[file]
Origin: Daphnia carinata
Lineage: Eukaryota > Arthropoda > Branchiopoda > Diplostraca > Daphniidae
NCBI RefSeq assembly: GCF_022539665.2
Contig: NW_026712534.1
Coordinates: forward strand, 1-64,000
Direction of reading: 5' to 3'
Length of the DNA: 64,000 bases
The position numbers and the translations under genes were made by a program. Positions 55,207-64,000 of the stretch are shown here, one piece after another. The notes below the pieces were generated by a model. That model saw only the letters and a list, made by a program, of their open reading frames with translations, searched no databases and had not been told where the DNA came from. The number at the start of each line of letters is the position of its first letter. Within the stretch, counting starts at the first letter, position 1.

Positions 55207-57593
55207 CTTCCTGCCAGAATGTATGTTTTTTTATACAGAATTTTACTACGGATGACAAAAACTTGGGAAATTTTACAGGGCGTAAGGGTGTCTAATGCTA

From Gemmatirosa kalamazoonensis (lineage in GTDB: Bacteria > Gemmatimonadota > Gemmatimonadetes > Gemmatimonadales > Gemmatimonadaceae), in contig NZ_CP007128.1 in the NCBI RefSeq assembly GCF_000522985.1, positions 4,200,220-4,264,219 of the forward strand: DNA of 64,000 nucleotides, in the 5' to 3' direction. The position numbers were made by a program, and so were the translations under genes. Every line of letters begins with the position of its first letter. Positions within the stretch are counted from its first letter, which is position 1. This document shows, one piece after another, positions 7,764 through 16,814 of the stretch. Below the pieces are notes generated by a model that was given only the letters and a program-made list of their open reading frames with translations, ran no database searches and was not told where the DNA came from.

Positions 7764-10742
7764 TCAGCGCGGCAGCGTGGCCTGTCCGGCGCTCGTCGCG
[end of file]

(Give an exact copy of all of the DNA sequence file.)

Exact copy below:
Origin: Daphnia carinata
Lineage: Eukaryota > Arthropoda > Branchiopoda > Diplostraca > Daphniidae
NCBI RefSeq assembly: GCF_022539665.2
Contig: NW_026712534.1
Coordinates: forward strand, 1-64,000
Direction of reading: 5' to 3'
Length of the DNA: 64,000 bases
The position numbers and the translations under genes were made by a program. Positions 55,207-64,000 of the stretch are shown here, one piece after another. The notes below the pieces were generated by a model. That model saw only the letters and a list, made by a program, of their open reading frames with translations, searched no databases and had not been told where the DNA came from. The number at the start of each line of letters is the position of its first letter. Within the stretch, counting starts at the first letter, position 1.

Positions 55207-57593
55207 CTTCCTGCCAGAATGTATGTTTTTTTATACAGAATTTTACTACGGATGACAAAAACTTGGGAAATTTTACAGGGCGTAAGGGTGTCTAATGCTA

From Gemmatirosa kalamazoonensis (lineage in GTDB: Bacteria > Gemmatimonadota > Gemmatimonadetes > Gemmatimonadales > Gemmatimonadaceae), in contig NZ_CP007128.1 in the NCBI RefSeq assembly GCF_000522985.1, positions 4,200,220-4,264,219 of the forward strand: DNA of 64,000 nucleotides, in the 5' to 3' direction. The position numbers were made by a program, and so were the translations under genes. Every line of letters begins with the position of its first letter. Positions within the stretch are counted from its first letter, which is position 1. This document shows, one piece after another, positions 7,764 through 16,814 of the stretch. Below the pieces are notes generated by a model that was given only the letters and a program-made list of their open reading frames with translations, ran no database searches and was not told where the DNA came from.

Positions 7764-10742
7764 TCAGCGCGGCAGCGTGGCCTGTCCGGCGCTCGTCGCG